Binance Gives $200K to Investigators Who Helped Identify Actors Behind 2018 Attack

The exchange has awarded a bounty of $200,000 to private investigators who helped now-indicted bad actors who attacked the exchange in 2018.

AccessTimeIconNov 11, 2020 at 4:51 p.m. UTC
Updated Sep 14, 2021 at 10:29 a.m. UTC
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Cryptocurrency exchange Binance has followed through with its pledge to reward anyone helping bring about the arrest of the bad actors who attacked the exchange in March 2018 and stole from users in a phishing campaign.

Over a period of months, unknown persons set up phishing websites that mimicked Binance's own, and collected users' login details to attempt to access accounts and breach the platform.

The exchange announced Wednesday that it has now awarded a bounty of $200,000 to private investigators, whom it did not identify, for providing a report identifying one of the alleged attackers and providing information on how the attack was carried out.

Binance made the decision to hand over the promised bounty after two individuals said to be responsible for the phishing attempt were charged by the U.S. Department of Justice (DoJ) in February, and also sanctioned by the Department of the Treasury’s Office of Foreign Assets Control (OFAC) in September.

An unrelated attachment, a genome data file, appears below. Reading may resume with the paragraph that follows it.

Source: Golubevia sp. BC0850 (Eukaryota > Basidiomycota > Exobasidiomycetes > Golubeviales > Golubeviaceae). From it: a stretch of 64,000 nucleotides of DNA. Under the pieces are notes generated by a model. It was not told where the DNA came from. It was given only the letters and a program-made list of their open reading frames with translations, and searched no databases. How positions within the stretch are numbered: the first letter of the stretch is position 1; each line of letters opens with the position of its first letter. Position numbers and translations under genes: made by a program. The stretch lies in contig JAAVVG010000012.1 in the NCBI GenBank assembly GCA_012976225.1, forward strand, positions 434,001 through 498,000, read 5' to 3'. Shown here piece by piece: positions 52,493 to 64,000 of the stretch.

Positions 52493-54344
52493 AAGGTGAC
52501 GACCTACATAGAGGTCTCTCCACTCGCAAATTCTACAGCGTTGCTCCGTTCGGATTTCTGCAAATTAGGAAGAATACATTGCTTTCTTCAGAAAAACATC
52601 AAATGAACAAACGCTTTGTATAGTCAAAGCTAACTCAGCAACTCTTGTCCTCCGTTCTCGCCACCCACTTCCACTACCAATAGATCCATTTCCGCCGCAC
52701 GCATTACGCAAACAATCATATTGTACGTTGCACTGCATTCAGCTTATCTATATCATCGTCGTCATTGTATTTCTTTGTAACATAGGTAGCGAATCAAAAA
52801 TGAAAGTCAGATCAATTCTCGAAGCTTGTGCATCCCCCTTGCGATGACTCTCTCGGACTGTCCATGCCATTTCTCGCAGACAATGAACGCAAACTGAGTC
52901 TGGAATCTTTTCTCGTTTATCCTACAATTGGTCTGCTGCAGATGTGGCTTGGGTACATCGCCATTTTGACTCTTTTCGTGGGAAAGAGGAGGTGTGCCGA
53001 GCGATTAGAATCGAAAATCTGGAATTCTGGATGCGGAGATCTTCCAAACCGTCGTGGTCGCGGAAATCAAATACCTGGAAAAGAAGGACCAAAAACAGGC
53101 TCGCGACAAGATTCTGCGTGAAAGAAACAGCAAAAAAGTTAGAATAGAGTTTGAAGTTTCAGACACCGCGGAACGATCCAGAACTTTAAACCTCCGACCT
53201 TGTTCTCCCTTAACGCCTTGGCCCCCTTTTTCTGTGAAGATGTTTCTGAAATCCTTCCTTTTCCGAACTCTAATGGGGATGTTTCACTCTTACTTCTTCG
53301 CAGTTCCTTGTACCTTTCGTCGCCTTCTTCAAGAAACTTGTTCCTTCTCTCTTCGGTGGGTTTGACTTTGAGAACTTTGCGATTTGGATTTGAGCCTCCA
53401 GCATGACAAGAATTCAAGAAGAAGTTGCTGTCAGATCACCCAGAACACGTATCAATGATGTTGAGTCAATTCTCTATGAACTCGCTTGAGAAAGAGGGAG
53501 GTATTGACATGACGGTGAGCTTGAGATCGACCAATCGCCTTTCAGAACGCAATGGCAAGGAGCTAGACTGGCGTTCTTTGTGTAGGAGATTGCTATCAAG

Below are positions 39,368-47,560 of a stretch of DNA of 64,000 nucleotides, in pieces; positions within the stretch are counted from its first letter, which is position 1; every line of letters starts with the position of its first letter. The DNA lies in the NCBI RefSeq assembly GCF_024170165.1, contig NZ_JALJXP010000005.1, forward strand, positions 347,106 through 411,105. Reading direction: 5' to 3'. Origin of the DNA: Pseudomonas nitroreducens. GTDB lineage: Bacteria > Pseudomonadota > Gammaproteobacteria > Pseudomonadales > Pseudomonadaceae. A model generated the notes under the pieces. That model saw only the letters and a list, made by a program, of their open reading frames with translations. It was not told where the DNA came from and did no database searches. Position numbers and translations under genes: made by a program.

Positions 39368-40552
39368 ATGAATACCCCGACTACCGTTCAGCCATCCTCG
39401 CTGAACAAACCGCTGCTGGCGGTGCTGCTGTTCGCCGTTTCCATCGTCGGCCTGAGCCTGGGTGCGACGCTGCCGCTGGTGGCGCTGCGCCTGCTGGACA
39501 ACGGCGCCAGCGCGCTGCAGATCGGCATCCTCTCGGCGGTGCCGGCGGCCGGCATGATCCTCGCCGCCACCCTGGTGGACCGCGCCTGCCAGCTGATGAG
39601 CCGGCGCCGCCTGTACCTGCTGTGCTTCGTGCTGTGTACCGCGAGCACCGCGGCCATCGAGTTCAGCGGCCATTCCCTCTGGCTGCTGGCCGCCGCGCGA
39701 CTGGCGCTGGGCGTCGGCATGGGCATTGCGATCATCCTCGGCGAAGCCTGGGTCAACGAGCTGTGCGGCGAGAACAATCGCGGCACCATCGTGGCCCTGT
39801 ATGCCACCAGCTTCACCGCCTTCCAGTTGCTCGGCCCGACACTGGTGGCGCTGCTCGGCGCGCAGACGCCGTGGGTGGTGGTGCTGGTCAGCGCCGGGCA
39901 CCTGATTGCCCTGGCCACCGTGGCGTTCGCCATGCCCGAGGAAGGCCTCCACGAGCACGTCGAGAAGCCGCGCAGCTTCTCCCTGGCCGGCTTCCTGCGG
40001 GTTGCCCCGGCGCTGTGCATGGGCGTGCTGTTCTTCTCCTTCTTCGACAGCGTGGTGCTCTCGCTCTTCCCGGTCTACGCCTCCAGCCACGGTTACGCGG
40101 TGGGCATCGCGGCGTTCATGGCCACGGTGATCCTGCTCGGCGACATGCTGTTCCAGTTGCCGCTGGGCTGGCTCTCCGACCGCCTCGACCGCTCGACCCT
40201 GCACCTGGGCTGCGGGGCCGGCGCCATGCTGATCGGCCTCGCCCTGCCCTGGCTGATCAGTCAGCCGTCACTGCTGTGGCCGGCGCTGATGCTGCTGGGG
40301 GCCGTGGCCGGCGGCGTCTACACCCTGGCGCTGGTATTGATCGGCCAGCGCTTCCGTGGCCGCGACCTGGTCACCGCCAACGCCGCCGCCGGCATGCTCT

The security team at Binance had passed on the investigators' findings to U.S. law enforcement, along with "other information and indicators," the exchange said. It also work with U.S. agencies to help identify the suspects.

The DoJ and OFAC named Danil Potekhin and Dimitrii Kamasavidi, both from Russia, as the alleged perpetrators of the phishing campaign. Further, the Justice Department accuses both of also having carried out similar attacks on the Bittrex, Poloniex and Gemini cryptocurrency exchanges resulting in combined losses of $17 million.

A direct attack on Binance by the attackers saw no losses from the exchange, according to a blog post at the time.

However, around 566 bitcoin (now worth around $8.8 million) was taken from 142 users through the phishing campaign's fake sites between Dec. 19, 2017, and March 2, 2018, according to the DoJ indictment. At least some of the cryptocurrency was placed in a Bitfinex account "controlled by Kamasavidi."

Binance further said it would award the private investigators another $50,000 once the attackers have been placed in custody.

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